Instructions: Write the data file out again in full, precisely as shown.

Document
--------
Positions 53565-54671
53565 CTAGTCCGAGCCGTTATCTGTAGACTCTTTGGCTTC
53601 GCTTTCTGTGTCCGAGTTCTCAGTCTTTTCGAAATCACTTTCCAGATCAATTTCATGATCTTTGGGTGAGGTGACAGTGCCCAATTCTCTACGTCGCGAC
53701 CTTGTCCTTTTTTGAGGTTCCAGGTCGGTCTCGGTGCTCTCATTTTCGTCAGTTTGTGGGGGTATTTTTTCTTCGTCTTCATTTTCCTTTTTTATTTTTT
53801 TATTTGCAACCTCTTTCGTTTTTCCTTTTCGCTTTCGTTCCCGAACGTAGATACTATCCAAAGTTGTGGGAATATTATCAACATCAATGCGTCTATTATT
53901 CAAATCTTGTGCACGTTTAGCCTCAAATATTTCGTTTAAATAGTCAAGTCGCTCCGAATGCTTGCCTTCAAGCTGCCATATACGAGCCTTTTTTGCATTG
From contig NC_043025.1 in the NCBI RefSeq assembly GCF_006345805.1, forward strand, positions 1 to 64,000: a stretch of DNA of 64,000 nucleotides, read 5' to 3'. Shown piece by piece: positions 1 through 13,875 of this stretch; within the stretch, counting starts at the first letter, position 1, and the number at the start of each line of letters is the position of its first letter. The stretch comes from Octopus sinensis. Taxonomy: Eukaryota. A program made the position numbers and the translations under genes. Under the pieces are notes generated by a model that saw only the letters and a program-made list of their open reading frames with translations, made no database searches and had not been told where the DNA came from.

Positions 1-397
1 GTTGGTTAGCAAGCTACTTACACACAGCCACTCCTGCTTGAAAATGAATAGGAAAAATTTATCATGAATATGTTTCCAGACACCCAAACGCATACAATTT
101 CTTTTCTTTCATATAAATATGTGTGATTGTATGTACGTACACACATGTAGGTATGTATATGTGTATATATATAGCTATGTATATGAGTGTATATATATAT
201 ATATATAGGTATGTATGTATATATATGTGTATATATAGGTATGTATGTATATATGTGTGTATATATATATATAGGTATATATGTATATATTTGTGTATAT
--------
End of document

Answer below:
Positions 53565-54671
53565 CTAGTCCGAGCCGTTATCTGTAGACTCTTTGGCTTC
53601 GCTTTCTGTGTCCGAGTTCTCAGTCTTTTCGAAATCACTTTCCAGATCAATTTCATGATCTTTGGGTGAGGTGACAGTGCCCAATTCTCTACGTCGCGAC
53701 CTTGTCCTTTTTTGAGGTTCCAGGTCGGTCTCGGTGCTCTCATTTTCGTCAGTTTGTGGGGGTATTTTTTCTTCGTCTTCATTTTCCTTTTTTATTTTTT
53801 TATTTGCAACCTCTTTCGTTTTTCCTTTTCGCTTTCGTTCCCGAACGTAGATACTATCCAAAGTTGTGGGAATATTATCAACATCAATGCGTCTATTATT
53901 CAAATCTTGTGCACGTTTAGCCTCAAATATTTCGTTTAAATAGTCAAGTCGCTCCGAATGCTTGCCTTCAAGCTGCCATATACGAGCCTTTTTTGCATTG
From contig NC_043025.1 in the NCBI RefSeq assembly GCF_006345805.1, forward strand, positions 1 to 64,000: a stretch of DNA of 64,000 nucleotides, read 5' to 3'. Shown piece by piece: positions 1 through 13,875 of this stretch; within the stretch, counting starts at the first letter, position 1, and the number at the start of each line of letters is the position of its first letter. The stretch comes from Octopus sinensis. Taxonomy: Eukaryota. A program made the position numbers and the translations under genes. Under the pieces are notes generated by a model that saw only the letters and a program-made list of their open reading frames with translations, made no database searches and had not been told where the DNA came from.

Positions 1-397
1 GTTGGTTAGCAAGCTACTTACACACAGCCACTCCTGCTTGAAAATGAATAGGAAAAATTTATCATGAATATGTTTCCAGACACCCAAACGCATACAATTT
101 CTTTTCTTTCATATAAATATGTGTGATTGTATGTACGTACACACATGTAGGTATGTATATGTGTATATATATAGCTATGTATATGAGTGTATATATATAT
201 ATATATAGGTATGTATGTATATATATGTGTATATATAGGTATGTATGTATATATGTGTGTATATATATATATAGGTATATATGTATATATTTGTGTATAT